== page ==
The Transhumance is a ride like no other. This is not a trail ride, but a French family’s mission each spring to move a herd of 35 black Merens horses from the Pyrenean foothills into the high mountain pastures of the Ariege Nature Park, where the horses spend five months in total freedom.
The Merens are an incredibly hardy breed with a sweet and gentle nature. They are generally jet black in color, with a small and stout body, and a long, curly mane and tail. Jean Louis and Christine Savignol have been helping to preserve the breed - also known as the Ariegios pony - in the Ariege Region of the French Pyrenees where it originated. Their holistic approach to caring for the horses has resulted in a herd of gentle-natured, willing, and extremely trusting horses who seek to connect with humans.
What makes this particular herd so special and valued is that the horses are treated with respect and given unconditional love from the day they are born. They have never known bits or spurs or force. They are listened to and their innate wants and needs met first and foremost. Anything more they offer their humans is accepted with gratitude and reverence.
In May 2018 I completed my second Transhumance. The trip of a lifetime, twice! I feel so blessed! Essentially in France the Transhumance is the traditional practice of moving livestock from one grazing ground to another in a seasonal cycle, typically to mountains in summer and lowlands in winter. In the US you'd call it a muster and in Australia - a drove.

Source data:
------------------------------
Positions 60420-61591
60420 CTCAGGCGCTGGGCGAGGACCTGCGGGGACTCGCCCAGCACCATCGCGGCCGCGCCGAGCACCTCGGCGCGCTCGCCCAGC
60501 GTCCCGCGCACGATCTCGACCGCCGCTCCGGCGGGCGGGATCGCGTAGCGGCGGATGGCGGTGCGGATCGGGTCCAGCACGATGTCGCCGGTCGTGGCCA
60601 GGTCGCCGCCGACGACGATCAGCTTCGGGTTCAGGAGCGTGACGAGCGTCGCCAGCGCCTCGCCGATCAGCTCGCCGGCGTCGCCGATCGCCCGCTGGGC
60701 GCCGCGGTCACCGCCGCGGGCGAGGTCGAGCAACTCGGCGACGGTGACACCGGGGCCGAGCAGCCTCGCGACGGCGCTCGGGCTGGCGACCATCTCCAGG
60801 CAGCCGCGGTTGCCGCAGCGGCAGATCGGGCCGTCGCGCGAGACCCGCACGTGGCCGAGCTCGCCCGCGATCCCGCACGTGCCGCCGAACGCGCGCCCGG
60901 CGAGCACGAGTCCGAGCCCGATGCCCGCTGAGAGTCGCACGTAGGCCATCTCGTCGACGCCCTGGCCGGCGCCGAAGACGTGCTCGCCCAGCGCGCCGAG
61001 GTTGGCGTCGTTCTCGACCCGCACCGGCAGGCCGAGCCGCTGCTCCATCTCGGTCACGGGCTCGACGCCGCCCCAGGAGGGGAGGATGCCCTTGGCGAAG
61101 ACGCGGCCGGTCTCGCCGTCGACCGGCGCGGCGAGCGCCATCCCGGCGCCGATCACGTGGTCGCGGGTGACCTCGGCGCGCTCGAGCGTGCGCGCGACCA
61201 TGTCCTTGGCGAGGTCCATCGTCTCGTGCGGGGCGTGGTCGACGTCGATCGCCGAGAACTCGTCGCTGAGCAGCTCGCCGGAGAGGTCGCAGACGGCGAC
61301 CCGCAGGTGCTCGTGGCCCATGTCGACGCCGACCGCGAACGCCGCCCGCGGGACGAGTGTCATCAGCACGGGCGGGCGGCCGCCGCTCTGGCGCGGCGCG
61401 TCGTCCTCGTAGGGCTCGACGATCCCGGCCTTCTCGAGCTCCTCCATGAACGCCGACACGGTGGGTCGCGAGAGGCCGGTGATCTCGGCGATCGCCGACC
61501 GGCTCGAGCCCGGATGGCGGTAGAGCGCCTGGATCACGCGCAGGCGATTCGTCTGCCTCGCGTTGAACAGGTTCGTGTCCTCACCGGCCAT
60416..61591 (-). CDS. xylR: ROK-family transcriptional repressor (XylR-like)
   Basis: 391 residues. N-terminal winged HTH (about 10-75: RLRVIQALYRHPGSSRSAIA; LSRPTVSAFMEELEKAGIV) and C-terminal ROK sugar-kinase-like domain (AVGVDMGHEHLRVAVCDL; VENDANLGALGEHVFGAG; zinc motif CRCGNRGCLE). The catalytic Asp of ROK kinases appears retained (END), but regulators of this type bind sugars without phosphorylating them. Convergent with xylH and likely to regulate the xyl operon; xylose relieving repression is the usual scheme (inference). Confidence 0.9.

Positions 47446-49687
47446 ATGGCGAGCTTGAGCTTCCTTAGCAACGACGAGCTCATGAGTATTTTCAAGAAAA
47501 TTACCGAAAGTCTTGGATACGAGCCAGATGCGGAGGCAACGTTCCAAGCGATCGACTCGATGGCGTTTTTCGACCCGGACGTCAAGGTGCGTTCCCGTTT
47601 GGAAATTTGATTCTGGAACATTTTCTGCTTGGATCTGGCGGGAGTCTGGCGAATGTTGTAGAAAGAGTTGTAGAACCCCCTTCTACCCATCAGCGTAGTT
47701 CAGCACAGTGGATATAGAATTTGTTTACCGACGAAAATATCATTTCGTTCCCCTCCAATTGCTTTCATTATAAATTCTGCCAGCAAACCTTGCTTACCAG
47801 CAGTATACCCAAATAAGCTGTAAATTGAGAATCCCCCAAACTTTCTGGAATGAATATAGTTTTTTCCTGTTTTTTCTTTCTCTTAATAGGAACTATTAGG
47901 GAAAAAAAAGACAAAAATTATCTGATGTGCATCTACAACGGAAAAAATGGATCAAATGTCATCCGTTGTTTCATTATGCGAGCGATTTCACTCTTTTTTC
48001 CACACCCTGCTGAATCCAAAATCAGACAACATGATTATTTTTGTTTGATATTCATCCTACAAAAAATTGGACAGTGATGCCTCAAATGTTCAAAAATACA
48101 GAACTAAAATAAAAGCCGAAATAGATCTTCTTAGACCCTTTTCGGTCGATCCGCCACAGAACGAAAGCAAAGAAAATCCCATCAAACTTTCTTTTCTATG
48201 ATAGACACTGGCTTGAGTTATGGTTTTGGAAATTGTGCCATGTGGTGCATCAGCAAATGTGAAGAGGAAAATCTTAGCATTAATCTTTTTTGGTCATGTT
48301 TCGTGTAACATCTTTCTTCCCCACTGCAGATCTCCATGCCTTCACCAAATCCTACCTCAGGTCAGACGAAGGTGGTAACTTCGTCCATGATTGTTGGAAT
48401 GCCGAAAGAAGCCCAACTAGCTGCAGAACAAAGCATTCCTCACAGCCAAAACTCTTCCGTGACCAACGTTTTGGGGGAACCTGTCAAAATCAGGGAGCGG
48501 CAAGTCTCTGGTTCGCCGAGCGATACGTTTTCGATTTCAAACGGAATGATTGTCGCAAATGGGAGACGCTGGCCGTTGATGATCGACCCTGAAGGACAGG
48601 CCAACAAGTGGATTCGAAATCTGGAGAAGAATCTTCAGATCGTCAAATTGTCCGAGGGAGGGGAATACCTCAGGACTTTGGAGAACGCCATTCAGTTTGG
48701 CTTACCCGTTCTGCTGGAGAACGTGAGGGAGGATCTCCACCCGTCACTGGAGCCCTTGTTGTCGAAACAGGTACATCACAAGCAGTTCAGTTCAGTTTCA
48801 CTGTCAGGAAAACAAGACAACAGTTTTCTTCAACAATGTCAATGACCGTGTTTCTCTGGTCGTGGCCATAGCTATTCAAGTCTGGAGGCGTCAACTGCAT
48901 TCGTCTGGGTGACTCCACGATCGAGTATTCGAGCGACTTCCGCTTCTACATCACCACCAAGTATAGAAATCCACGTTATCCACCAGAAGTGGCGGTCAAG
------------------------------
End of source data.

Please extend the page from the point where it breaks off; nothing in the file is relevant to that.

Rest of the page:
Jean Louis has been taking his horses the 65 km up to the mountains each year for 17 years now. Their horse numbers are dwindling as they no longer breed, but still, getting 35 horses with 10 riders through 65 km of city, country, and backcountry roads in three days is no easy task. This year, for the first time ever, Jean Louis made the journey with only a neck rope to guide his mount Moustique. The herd leader had chosen him years earlier, and today he is the only horse Jean Louis ever rides.
To participate in the event, the horse must choose you. You observe and meet the horses, and the one you connect with or who comes to you is the one you will eventually ask to carry you up the mountain.
Last year I was chosen by the six-year-old mare, Agour, who stepped forth from the herd to greet me and, after that, never left my side. This year Agour remembered me and stepped out to me as soon as she saw me to ask me to scratch her bum. That’s how I knew it was her – it can be hard to differentiate among the seemingly identical three dozen gorgeous black horses until you start to pick up on the small differences – the 10 white hairs forming just a hint of a star on Agour’s forehead, the little ridge of hair standing up along her spine, the telltale angling of her bum toward anything or anyone offering a scratch. Agour courageously took me and herself up the mountain one year ago and, even though she hadn’t been ridden since she was trained as a three-year-old, she was a perfect angel as we accepted our role bringing up the rear of the herd. We had agreed on a mission to make sure everyone – horse and human – was safe.
This year, however, my destiny was to connect with another horse, a 16-year old gelding named Nepal. Nepal is easier